For instance, one study found that Thoroughbreds are three times more likely and Warmbloods are almost twice as likely to develop wind-sucking behavior. These breeds are often used in equine competitions such as racing, dressage, and showjumping, which may contribute to their higher risk of cribbing due to factors such as limited social contact and prolonged stabling.
Additionally, stallions are more likely to crib than mares, possibly due to isolation and other management practices related to breeding. However, it’s important to note that there are always exceptions, and cribbing can occur in any breed.
Other factors that can increase the likelihood of cribbing include management practices, such as limited access to forage, prolonged periods of stabling, or stressful situations, such as competition or transportation.
If you’re considering purchasing a horse and are concerned about cribbing behavior, it’s always a good idea to talk to the breeder or seller and ask about the horse’s behavior history. It’s also important to provide horses with ample forage, social interaction, and opportunities to graze and move around to help prevent this behavior from developing or escalating.
As a horse owner, I’m aware that ongoing studies are being conducted to better understand why horses engage in cribbing behavior. Researchers are looking into the roles of genetics, management, and breeds to shed light on this issue. However, I have yet to identify a clear pattern myself.
For instance, I have eight horses in training, and they are all from similar pedigrees and are treated equally. However, one of my horses has recently started cribbing, and I want to prevent it from becoming a chronic issue.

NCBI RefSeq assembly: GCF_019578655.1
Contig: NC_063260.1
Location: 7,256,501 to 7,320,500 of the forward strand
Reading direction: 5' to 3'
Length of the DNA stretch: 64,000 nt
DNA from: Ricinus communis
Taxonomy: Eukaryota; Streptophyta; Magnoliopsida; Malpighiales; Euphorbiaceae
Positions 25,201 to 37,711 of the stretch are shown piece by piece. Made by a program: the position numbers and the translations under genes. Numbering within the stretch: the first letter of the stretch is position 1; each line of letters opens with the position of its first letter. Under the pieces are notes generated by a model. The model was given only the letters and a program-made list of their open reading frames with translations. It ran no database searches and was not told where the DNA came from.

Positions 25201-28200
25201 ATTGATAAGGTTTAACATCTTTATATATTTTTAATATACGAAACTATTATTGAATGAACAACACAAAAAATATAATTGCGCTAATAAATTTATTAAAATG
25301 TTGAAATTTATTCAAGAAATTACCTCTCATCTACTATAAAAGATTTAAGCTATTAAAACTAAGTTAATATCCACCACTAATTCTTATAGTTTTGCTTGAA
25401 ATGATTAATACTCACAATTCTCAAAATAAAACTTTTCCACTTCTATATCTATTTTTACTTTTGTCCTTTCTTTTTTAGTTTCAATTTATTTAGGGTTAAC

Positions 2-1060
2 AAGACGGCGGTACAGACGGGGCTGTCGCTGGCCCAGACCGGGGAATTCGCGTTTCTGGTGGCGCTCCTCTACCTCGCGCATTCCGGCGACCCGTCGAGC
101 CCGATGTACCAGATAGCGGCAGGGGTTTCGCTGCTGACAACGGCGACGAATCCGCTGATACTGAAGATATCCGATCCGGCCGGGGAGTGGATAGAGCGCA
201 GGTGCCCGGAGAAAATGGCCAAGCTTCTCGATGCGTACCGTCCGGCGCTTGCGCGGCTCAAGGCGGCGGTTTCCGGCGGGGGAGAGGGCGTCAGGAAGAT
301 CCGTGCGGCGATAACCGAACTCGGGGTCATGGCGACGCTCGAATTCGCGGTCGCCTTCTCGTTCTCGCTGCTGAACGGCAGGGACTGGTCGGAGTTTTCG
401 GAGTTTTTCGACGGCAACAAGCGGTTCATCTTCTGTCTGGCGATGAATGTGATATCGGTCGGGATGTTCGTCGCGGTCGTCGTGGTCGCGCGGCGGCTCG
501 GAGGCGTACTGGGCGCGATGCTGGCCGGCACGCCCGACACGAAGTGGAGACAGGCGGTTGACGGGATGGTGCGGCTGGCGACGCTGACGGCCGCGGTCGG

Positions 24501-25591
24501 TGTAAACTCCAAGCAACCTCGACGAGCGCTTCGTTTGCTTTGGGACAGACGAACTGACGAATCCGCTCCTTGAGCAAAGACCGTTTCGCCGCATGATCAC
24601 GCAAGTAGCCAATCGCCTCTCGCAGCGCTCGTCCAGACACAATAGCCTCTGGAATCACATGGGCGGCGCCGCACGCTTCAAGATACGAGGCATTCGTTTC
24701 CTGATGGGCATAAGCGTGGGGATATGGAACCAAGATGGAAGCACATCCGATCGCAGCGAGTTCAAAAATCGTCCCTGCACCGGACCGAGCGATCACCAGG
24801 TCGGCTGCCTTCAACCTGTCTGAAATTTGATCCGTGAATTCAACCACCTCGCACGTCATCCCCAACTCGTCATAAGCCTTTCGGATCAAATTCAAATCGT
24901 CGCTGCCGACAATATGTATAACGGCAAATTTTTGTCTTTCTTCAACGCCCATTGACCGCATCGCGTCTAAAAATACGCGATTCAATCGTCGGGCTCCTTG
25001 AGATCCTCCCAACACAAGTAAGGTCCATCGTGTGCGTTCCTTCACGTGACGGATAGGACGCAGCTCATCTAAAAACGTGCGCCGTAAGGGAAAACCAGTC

To address this behavior, I’ve increased the horse’s outside time and put toys in her stall to reduce boredom. It’s important to take proactive steps to address cribbing behavior as early as possible to prevent it from becoming a more significant issue.
Proper management is the best treatment for cribbing.
There are various ways people try to stop horses from wind-sucking. Some methods used to avoid the behavior include the removal of anything that can be used to crib, applying chemicals to cribbing surfaces and using electric fences, cribbing straps, and muzzles.
Although these methods are effective, they don’t address the underlying problem. Often the stress increases and horses return to the behavior with more furor after they have been restricted.
Drugs have successfully reduced and, in some cases, stopped cribbing altogether. However, it is expensive, and the medications must be administered routinely. The most effective treatment is proper management. Increased social contact, allow natural grazing, and increased the amount of time outside of a stall.
Below is a helpful YouTube video about horse cribbing.
Can cribbing kill a horse?
The health conditions associated with cribbing can become fatal. Horses that crib are prone to colic and other health problems. If you happen to be one of the lucky ones, it’s just an annoying habit – but if your horse falls on the unlucky side of things, then your horse can colic and die.
Does cribbing get horses high?
Some horses get high during cribbing because it releases endorphins which is a feel-good hormone. Once they relate this feeling to cribbing, they are often addicted, and this can lead to real trouble as it can cause health problems and expensive vet visits to ensure that there are no underlying issues.
What is wind-sucking in mares?
Wind sucking is a condition that affects female horses and is called pneumovagina. It is caused when air gets sucked into a mare’s vagina, and oftentimes noise can be heard when the horse runs. This can be dangerous because wind-sucking can draw in dirt and other things that could lead to infection.
- What can we learn from a horse’s teeth?
- Can you ride a horse with stifle problems?
- What does a horse eat?
- Is concrete a good surface for a horse stall?
- What is Colic in a Horse? Causes and Symptoms
- Why Does My Horse Eat Dirt?
- Is My Horse Dehydrated? 10 Clear Signs of Equine Dehydration
I love animals! Especially horses, I’ve been around them most of my life but I am always learning more and enjoy sharing with others. I have bought, sold, and broke racehorse yearlings. I have raised some winning horses and had some that didn’t make it as racehorses, so we trained them in other disciplines.